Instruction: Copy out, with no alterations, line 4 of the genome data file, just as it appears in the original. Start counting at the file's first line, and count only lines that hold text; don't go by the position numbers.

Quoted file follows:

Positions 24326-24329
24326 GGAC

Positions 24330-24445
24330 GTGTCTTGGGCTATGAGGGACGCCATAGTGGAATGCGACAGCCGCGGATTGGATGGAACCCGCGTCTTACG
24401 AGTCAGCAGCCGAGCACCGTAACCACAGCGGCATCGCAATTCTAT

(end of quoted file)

24330 GTGTCTTGGGCTATGAGGGACGCCATAGTGGAATGCGACAGCCGCGGATTGGATGGAACCCGCGTCTTACG